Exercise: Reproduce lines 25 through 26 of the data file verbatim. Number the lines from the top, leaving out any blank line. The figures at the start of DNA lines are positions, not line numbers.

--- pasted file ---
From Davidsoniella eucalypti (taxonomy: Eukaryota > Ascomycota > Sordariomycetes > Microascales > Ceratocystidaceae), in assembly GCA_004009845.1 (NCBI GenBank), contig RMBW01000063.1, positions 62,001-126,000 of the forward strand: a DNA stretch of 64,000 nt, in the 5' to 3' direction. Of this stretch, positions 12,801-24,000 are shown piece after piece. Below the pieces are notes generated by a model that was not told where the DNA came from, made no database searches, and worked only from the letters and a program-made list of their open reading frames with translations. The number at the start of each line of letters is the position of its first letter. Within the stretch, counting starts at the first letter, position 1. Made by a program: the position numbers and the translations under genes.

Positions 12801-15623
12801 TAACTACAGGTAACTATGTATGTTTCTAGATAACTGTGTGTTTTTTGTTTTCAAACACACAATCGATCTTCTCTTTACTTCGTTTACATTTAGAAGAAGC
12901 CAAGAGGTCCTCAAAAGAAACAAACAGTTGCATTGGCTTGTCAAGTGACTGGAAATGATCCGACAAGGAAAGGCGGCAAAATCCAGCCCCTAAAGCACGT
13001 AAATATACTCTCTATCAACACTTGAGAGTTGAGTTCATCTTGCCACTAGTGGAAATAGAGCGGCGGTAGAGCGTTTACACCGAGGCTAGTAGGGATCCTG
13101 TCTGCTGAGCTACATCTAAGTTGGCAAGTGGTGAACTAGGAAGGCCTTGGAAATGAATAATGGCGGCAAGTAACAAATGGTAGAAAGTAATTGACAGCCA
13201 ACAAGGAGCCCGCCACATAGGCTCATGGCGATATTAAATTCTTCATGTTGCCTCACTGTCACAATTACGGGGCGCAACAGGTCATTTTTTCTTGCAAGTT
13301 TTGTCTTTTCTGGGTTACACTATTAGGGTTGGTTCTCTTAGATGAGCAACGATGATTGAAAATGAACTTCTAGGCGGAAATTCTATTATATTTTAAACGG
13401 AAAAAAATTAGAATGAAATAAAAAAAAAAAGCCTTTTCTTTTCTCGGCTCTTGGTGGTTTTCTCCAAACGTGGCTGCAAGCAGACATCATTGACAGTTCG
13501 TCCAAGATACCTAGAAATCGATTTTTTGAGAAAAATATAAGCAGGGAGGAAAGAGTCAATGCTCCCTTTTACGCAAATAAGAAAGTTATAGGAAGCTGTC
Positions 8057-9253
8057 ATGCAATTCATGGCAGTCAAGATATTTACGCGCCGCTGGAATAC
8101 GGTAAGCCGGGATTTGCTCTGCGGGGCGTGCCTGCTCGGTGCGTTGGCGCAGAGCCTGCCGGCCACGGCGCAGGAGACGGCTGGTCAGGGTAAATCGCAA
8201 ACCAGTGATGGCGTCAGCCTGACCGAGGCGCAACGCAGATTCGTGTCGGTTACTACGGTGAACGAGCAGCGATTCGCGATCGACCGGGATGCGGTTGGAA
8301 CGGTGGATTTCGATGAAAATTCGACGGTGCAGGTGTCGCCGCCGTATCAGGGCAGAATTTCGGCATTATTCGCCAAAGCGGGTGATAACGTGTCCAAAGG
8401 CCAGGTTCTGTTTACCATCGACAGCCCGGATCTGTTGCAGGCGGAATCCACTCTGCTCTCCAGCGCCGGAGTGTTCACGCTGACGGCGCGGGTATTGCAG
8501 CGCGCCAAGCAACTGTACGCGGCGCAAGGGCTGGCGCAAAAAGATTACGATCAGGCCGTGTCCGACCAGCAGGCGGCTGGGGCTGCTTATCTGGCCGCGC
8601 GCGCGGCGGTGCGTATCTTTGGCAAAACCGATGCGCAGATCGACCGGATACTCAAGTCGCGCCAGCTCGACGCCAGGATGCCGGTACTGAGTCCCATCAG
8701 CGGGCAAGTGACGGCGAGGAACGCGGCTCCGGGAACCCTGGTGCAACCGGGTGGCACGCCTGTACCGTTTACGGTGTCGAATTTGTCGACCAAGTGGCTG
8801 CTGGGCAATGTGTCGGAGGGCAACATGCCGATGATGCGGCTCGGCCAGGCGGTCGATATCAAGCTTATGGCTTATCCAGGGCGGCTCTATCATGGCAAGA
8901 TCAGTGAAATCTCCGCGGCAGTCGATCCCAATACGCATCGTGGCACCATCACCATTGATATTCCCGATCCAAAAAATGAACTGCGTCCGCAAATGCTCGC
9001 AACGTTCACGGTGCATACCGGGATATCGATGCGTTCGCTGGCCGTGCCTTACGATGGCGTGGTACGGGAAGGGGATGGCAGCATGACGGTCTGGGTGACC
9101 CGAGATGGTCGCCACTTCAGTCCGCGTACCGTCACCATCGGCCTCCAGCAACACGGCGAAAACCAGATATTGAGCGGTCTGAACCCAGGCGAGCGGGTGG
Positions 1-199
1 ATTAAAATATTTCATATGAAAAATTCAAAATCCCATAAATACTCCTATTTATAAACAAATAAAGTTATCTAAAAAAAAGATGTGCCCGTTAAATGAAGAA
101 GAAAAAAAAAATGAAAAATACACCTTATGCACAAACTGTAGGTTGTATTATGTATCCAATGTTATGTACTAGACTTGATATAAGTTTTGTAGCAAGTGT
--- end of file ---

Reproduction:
1 ATTAAAATATTTCATATGAAAAATTCAAAATCCCATAAATACTCCTATTTATAAACAAATAAAGTTATCTAAAAAAAAGATGTGCCCGTTAAATGAAGAA
101 GAAAAAAAAAATGAAAAATACACCTTATGCACAAACTGTAGGTTGTATTATGTATCCAATGTTATGTACTAGACTTGATATAAGTTTTGTAGCAAGTGT